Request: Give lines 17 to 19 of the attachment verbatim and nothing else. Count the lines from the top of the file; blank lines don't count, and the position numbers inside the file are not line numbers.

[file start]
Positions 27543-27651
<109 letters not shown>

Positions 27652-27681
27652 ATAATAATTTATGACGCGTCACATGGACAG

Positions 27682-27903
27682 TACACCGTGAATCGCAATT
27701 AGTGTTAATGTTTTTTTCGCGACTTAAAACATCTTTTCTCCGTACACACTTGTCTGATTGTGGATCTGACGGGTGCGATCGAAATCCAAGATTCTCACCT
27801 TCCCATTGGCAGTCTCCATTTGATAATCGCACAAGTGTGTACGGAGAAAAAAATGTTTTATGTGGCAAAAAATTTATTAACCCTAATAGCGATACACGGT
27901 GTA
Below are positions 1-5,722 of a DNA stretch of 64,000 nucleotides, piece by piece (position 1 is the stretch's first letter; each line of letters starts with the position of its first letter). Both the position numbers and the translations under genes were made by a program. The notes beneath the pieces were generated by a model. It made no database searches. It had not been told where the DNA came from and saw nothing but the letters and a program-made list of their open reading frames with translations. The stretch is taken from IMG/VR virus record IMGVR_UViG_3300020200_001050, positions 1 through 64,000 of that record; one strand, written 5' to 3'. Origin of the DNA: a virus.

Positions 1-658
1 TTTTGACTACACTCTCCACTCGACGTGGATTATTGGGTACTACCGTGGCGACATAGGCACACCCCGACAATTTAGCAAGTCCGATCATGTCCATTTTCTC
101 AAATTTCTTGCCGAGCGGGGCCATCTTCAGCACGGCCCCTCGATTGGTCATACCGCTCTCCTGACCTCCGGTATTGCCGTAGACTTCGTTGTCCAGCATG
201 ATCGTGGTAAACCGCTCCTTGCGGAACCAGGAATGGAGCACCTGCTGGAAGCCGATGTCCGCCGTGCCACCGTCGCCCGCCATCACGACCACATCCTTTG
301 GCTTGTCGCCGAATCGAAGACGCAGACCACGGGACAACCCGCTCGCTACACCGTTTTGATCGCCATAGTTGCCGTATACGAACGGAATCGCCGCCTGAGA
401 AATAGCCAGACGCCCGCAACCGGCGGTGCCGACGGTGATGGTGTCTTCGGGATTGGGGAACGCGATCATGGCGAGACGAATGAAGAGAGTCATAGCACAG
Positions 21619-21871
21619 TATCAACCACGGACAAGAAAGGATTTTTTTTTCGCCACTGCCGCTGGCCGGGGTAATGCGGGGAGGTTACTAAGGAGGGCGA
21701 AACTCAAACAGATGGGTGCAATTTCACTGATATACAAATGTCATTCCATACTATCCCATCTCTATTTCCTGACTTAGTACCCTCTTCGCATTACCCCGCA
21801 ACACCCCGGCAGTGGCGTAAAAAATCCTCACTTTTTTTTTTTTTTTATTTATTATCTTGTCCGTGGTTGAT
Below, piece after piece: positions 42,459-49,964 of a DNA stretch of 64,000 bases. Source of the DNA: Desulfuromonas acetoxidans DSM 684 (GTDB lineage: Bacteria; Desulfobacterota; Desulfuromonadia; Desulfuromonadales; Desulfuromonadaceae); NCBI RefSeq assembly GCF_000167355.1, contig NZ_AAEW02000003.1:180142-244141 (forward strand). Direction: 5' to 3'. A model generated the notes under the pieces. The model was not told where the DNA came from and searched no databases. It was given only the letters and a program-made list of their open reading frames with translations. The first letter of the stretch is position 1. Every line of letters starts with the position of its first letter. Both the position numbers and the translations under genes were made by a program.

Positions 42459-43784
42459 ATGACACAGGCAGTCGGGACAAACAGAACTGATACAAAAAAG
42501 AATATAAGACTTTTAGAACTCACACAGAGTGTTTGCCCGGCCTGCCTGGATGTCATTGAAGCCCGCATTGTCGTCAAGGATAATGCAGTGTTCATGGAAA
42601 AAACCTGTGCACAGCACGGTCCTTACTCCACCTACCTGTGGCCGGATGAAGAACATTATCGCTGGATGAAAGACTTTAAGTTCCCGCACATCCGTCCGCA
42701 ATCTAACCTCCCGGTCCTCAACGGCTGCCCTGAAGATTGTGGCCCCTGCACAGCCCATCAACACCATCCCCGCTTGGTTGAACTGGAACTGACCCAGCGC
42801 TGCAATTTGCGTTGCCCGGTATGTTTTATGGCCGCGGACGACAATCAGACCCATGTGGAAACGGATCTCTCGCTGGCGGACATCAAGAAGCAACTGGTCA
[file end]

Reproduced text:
Positions 21619-21871
21619 TATCAACCACGGACAAGAAAGGATTTTTTTTTCGCCACTGCCGCTGGCCGGGGTAATGCGGGGAGGTTACTAAGGAGGGCGA
21701 AACTCAAACAGATGGGTGCAATTTCACTGATATACAAATGTCATTCCATACTATCCCATCTCTATTTCCTGACTTAGTACCCTCTTCGCATTACCCCGCA